When we talk about Self-Directed IRAs and how it’s possible for investors to use them for all sorts of alternative asset classes, many people think about traditional stocks. If there is so much freedom possible with a Self-Directed IRA, why can’t an investor simply use a retirement account to invest in whatever stocks they please? The truth is: that’s exactly what you can do. Self-Directed IRA investors often want maximum flexibility and diversification in their accounts. And because of that, it can be a great option for stock investors who may not want to put money aside in other assets like real estate (or perhaps they do), but they simply want to focus on the stocks they choose.
If that’s the case for you, you may want to consider the benefits of opening a Self-Directed IRA for a Brokerage Account. Let us break these benefits down, point by point.
Paying Fewer Fees with a Self-Directed IRA for Brokerage Accounts
If you have a retirement Brokerage Account, you can easily move funds within that Brokerage Account without incurring wire and check fees. This means that the entire process will be very simple. It allows you to exercise plenty of freedom within the account, which gives you more flexibility as you manage your own investments. As the Self-Directed IRA administration firm, the custodian on the account would simply help manage administrative duties.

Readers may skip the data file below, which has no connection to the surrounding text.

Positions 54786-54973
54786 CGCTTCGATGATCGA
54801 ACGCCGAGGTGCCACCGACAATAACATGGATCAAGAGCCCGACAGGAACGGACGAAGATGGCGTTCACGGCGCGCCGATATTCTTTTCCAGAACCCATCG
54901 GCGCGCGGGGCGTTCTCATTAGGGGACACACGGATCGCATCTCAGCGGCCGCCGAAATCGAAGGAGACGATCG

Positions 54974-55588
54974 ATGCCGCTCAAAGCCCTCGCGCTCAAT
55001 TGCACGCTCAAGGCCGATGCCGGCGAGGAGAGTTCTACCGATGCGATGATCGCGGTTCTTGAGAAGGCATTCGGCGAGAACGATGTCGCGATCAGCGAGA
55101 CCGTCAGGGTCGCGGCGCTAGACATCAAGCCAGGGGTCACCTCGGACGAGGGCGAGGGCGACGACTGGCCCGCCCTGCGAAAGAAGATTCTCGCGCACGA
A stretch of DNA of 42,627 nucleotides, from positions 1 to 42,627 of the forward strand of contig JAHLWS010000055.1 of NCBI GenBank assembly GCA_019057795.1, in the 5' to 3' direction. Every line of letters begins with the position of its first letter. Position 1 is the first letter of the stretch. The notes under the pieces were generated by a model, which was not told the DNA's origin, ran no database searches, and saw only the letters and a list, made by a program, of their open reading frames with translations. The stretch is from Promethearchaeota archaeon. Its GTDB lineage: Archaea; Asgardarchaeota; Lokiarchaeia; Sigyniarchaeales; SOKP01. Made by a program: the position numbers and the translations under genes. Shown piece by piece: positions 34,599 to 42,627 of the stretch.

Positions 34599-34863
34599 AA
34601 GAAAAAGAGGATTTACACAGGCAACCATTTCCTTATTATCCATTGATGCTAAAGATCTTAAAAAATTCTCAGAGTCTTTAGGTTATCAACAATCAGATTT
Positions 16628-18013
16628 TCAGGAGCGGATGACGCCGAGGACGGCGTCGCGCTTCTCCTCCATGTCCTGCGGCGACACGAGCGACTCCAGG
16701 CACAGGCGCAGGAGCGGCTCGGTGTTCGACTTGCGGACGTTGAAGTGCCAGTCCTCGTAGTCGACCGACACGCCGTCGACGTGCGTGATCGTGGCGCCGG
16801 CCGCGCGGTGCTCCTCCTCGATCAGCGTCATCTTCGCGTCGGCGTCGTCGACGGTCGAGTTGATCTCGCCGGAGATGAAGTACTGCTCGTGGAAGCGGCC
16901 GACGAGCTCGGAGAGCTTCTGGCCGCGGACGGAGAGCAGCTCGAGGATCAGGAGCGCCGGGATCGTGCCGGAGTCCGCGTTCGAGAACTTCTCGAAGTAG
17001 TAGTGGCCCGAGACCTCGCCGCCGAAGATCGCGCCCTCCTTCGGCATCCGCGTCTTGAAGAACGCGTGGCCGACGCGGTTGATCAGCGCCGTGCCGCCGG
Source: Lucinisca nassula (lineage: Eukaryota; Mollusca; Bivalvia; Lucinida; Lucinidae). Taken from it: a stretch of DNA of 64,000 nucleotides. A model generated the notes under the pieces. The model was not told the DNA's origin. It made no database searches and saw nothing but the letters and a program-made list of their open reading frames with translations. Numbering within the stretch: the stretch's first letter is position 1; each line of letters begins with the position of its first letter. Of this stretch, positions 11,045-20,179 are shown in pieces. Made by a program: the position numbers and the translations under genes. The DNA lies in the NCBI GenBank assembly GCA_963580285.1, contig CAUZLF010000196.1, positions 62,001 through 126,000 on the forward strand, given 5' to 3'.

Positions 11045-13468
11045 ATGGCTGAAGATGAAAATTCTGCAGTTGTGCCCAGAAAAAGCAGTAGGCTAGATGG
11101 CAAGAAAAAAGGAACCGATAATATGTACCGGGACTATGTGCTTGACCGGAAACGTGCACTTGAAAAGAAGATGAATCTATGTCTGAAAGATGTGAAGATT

Maximizing Diversification—If That’s What You Choose
One reason investors often flock to Self-Directed IRAs? They understand that reducing risk in retirement investing is often an issue of diversification. By opening a Self-Directed IRA, they can hold non-traditional assets and traditional stocks in the same account. That means you might have an IRA that includes real estate investments as well as traditional public stocks, and even mutual funds. One of the big fears that potential Self-Directed IRA investors have is that they worry that a Self-Directed IRA is off the beaten path. But you can choose to manage your own risk and your own portfolio composition—and you can do it easily.
Limitations that May Be Good for You
Keep in mind that a Brokerage Account within a Self-Directed IRA cannot be at risk of going below a $0 balance. Why does this matter? For some investors—particularly those who trade in stock options—they can take on a lot of risk, which includes the risk of owing money if a particular stock does poorly. That’s not the case with simple buy and sell trades, of course. But for investors who trade stock options, the ability to use leverage also means the possibility of losing more than you put in. And if you want to avoid this kind of investing within your own retirement, it’s a good idea to use a Self-Directed IRA, because it will limit your ability to do so. You will not even have to worry about the possibility, because the Brokerage Account won’t accept such trades.
Making a Self-Directed IRA for Brokerage Accounts Work
What if you want to invest in traditional stocks, but you do not want to do so like a traditional investor? You will find that there are plenty of options for accomplishing just that. With a Self-Directed IRA and a Brokerage Account, you can take charge of your financial destiny. You can build a powerful, diversified portfolio of assets—or you can focus on one asset class. It’s up to you. But what’s important is that you do your research and learn the next steps.